Our local governments aren’t blind to this fact. You’ve probably seen the influx of the “community-relations-specialists” into our government positions in the past few years. One of their jobs is to help shape public opinion about their respective organizations.They do this in traditional ways by making sure the Park Record and KPCW have information from their organization’s point of view. They also try to use Facebook, Twitter, and in some cases Next Door to spread information. Their use of these new tools, though, isn’t as useful in forming public opinion. That’s largely because they are one person and a naturally-biased source. Again, they are doing their job, but it’s just not as effective as organic information coming from citizens.

This leads to outcomes like we saw with the Park City School Bond and SWDC vote. It’s also likely to impact any future vote over Treasure.

So, how do our local organizations adapt to ensure their best chance of receiving funding or have decisions go their way?

It’s hard to prescribe one answer for everyone. What I would say is that it begins with culture. Culture leads to having the best people in individual roles. Culture prescribes a way of an organization interacting with people.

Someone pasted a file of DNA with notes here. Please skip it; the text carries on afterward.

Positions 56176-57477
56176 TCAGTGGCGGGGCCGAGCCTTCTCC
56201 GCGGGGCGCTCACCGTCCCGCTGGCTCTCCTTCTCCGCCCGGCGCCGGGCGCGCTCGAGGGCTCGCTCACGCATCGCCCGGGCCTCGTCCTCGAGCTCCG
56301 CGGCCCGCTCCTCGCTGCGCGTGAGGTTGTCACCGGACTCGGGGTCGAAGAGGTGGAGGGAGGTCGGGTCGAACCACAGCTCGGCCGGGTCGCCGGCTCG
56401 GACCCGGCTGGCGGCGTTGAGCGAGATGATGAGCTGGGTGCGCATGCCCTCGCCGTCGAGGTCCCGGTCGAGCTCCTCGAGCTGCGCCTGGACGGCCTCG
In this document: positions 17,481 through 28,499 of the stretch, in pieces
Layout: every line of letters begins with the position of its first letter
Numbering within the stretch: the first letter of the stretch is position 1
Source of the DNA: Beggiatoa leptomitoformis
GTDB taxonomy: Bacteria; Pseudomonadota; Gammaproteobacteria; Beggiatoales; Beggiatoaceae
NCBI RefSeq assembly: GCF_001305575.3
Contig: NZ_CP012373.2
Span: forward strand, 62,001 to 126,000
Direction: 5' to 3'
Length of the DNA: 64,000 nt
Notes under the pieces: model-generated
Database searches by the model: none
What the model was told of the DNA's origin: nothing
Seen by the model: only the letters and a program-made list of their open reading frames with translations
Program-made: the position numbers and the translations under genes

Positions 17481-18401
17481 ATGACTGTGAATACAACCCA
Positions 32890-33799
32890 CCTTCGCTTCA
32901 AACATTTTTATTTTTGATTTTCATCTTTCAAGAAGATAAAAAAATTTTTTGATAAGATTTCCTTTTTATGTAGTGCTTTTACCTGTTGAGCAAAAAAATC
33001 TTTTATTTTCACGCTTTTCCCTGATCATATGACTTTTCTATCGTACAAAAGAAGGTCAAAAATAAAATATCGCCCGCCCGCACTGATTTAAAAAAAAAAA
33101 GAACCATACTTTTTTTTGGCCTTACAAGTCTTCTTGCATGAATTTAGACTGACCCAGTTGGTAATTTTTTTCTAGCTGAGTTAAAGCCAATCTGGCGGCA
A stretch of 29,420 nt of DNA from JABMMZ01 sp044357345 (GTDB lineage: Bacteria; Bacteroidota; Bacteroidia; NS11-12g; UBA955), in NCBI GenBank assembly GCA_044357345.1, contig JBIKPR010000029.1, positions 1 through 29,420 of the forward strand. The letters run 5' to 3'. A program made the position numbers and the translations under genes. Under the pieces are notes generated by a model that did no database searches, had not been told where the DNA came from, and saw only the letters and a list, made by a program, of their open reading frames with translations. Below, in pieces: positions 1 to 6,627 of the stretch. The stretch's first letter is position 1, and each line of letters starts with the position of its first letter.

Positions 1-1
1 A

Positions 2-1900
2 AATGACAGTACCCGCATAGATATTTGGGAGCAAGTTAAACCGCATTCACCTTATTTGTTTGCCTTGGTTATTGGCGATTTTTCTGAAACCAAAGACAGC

If ultimately our local organizations can instill a culture that of trust, through hundreds of tiny interactions, we-the-public are likely to vote for their plans. It has to be real. It has to be from the heart. There can’t be an ounce of artificial nature in it.

If they can’t do that, we’ll likely continue to see failure after failure.

While there are exceptions, we believe a number of our local organizations have a long way to go to earn the public’s trust. Without, they are going to be grasping for reasons their funding plans fail… when the real answer is they need to look in the mirror.

We truly hope they figure it out. We do have a lot of needs in the Park City area.  Ultimately, it’s up to our local organizations to make changes that encourage people to both trust and fund them.